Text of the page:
• Assigns the UCL ID through the RADIUS attribute HW-UCL-Group extended by Huawei.
You must configure the UCL and its network access policy on the access device in advance regardless of the UCL authorization mode used.
Free Rule

A free rule allows users to obtain certain network access rights before they are authenticated, to meet basic network access requirements.

MAC Address Re-authentication

Users Who Have Passed MAC Address Authentication

If the administrator modifies parameters such as access rights and authorization attributes of an online user on the authentication server, the user must be re-authenticated to ensure user validity. Table 2-8 describes the re-authentication mode for users who have passed MAC address authentication.

Table 2-8  Re-authentication mode for users who have passed MAC address authentication
Configuration Completed On To Configuration Command
Access device Perform periodic re-authentication for users who have passed MAC address authentication. After receiving a RADIUS Access-Accept packet from the authentication server, the access device starts the re-authentication timer specified by reauthenticate-period-value. When the timer expires, the access device requests the RADIUS server to perform MAC address re-authentication for the user.

mac-authen reauthenticate

mac-authen timer reauthenticate-period reauthenticate-period-value

Re-authenticate MAC address authentication users after receiving DHCP lease renewal packets from them. mac-authen reauthenticate dhcp-renew
Perform one-time re-authentication for a user with the specified MAC address. mac-authen reauthenticate mac-address mac-address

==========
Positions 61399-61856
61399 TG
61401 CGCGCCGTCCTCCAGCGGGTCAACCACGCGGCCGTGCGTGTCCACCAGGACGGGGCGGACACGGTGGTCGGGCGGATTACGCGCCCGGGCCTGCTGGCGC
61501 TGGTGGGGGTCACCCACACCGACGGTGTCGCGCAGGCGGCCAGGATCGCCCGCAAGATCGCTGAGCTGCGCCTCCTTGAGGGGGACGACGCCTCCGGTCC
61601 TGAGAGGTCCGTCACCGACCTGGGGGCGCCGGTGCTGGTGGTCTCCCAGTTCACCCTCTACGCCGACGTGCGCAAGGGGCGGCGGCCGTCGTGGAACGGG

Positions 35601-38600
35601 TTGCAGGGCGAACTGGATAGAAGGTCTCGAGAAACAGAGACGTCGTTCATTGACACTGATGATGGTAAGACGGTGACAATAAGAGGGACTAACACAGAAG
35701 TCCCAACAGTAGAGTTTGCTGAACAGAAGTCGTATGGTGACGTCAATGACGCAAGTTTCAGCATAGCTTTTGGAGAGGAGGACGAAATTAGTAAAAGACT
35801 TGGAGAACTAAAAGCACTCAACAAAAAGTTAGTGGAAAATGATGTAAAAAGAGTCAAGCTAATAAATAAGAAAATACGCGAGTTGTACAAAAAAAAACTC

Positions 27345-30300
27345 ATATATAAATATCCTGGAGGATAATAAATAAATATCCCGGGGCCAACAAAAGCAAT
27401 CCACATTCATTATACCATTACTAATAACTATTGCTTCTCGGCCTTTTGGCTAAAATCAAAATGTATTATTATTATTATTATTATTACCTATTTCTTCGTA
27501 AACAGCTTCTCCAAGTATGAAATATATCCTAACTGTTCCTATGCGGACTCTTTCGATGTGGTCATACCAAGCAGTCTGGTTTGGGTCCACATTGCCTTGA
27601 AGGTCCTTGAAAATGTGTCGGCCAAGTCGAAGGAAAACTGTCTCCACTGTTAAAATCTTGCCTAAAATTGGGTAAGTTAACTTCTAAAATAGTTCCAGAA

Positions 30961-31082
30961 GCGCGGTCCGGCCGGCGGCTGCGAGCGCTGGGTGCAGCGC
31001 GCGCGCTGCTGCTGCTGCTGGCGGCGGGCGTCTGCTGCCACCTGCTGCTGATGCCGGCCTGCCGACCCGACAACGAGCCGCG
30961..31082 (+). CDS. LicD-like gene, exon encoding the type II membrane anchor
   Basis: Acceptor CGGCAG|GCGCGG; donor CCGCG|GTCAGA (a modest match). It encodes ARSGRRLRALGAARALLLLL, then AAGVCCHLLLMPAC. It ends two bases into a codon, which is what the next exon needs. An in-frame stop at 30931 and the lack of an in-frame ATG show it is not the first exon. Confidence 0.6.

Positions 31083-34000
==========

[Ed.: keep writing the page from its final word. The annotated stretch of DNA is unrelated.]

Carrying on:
RADIUS server Deliver the standard RADIUS attributes Session-Timeout and Termination-Action. The Session-Timeout attribute specifies the online duration timer of a user. The value of Termination-Action is set to 1, indicating that the user is re-authenticated when the online duration timer expires. N/A
Users in Abnormal Authentication State

According to Logical Process of MAC Address Authentication, exceptions may occur during MAC address authentication. For example, the RADIUS server may go Down or user authentication may fail. By default, users in abnormal authentication state have no network access rights. Generally, the users are granted with some network access rights. When the online period of a user reaches the user entry aging time, the device deletes the user entry and reclaims the network access rights granted to the user. You can configure the access device to re-authenticate these users based on user entries, so that they can obtain normal network access rights in a timely manner. Table 2-9 describes the method of configuring re-authentication for users in abnormal authentication state.

Table 2-9  Method of configuring re-authentication for users in abnormal authentication state
User State Configuration Command
RADIUS server in Down state authentication event authen-server-up action re-authen: Enables user re-authentication when the RADIUS server is Up.
Authentication failure authentication timer re-authen authen-fail re-authen-time: Enables periodic re-authentication for users who fail to be authenticated.
Pre-connection authentication timer re-authen pre-authen re-authen-time: Enables periodic re-authentication for users in pre-connection state.

Logout of MAC Address Authentication Users

When users go offline but the access device and RADIUS server do not detect that the offline events, the following problems may occur:
  • The RADIUS server still performs accounting for the users, causing incorrect accounting.
  • Unauthorized users may spoof IP addresses and MAC addresses of authorized users to access the network.
  • If there are many offline users, these users are still counted as access users of the device. As a result, other users may fail to access the network.